When we think of film noir, we think of shadowy city streets, often in Los Angeles or New York. But Robert Montgomery’s Ride the Pink Horse, which we released last week, is one of a handful of dark-toned films made after World War II that take place in very different settings. As Imogen Sara Smith (author of In Lonely Places: Film Noir Beyond the City) explains in this excerpt from a longer interview on the release, it’s part of a subgenre of nonurban noir set on the Mexican border, a place that offers a “mirage of safety” as well as themes of culture clash.
A Subtler Side of the Hepburn-Grant Magic
Filmmaker and distributor Michael Schlesinger and critic Michael Sragow dive into the pleasures of Holiday, a romantic-comedy classic that has long stood in the shadow of The Philadelphia Story but has a poignancy all its own.
Wim Wenders Looks Back on the Digital Future He Predicted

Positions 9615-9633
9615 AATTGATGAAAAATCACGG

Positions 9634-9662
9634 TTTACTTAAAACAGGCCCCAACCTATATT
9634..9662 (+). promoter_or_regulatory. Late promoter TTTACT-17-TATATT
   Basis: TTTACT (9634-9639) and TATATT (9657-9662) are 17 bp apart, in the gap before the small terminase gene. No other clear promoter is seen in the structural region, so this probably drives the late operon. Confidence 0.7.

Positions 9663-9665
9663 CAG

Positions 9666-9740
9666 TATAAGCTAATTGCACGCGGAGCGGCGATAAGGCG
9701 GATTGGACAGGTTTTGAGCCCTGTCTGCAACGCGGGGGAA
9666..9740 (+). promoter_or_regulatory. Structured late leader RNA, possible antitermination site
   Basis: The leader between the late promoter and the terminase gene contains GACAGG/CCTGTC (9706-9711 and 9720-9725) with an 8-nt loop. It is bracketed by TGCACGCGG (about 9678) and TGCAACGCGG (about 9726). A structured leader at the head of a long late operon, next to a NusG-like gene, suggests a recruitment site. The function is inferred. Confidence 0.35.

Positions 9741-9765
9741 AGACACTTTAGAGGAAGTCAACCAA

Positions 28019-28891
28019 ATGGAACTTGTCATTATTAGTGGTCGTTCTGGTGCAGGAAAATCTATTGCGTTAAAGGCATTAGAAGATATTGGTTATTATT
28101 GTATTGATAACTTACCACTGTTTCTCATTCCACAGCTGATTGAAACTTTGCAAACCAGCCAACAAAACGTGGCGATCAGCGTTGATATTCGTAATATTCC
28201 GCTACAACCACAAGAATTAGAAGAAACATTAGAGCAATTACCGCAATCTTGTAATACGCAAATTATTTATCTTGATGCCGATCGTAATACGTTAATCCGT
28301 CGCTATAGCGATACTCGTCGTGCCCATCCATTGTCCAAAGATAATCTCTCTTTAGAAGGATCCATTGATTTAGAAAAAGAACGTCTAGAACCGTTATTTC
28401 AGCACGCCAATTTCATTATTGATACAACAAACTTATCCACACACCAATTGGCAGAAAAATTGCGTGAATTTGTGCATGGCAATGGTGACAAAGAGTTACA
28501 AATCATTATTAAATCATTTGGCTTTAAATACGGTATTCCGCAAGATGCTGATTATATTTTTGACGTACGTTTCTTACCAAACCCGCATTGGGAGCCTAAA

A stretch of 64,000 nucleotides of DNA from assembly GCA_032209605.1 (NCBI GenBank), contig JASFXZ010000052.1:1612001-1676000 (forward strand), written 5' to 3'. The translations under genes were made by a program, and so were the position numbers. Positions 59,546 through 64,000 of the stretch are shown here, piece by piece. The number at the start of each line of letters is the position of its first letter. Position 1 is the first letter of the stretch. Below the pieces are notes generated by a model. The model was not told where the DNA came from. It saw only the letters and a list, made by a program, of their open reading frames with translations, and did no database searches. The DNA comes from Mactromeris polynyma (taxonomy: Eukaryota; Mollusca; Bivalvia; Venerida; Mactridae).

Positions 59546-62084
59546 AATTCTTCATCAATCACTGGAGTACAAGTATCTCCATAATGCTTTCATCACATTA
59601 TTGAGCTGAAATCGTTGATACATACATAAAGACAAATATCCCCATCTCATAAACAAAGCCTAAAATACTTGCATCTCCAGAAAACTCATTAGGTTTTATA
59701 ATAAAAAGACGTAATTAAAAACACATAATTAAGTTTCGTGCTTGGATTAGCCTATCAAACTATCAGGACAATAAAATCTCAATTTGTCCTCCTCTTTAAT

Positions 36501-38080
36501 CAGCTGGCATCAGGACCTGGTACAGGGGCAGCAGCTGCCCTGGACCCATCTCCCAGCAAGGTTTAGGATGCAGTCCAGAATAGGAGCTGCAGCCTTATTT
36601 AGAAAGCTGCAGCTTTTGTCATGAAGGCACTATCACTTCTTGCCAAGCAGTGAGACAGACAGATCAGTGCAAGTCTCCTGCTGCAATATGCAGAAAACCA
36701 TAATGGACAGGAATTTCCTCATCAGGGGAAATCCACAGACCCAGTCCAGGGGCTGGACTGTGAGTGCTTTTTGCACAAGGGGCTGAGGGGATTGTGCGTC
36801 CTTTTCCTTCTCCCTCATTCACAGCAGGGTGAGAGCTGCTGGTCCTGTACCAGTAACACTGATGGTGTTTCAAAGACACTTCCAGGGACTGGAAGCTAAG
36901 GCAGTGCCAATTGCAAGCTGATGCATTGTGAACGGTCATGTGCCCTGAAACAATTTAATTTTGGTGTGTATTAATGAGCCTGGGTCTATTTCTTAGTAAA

From search engines to all-engrossing handheld devices, the technologies that the German director conjured for his 1991 opus Until the End of the World are now common features of contemporary life.
John Bailey Breaks Down a Tour de Force of Gothic Lighting
The veteran cinematographer takes a close look at the highly stylized and atmospheric lighting in one of the most pivotal scenes in pre-Code classic The Story of Temple Drake.
All About Mankiewicz
One of the most celebrated Hollywood writer-directors of his time, Joseph L. Mankiewicz offers a window into the way he sees his characters in this illuminating clip from an archival interview.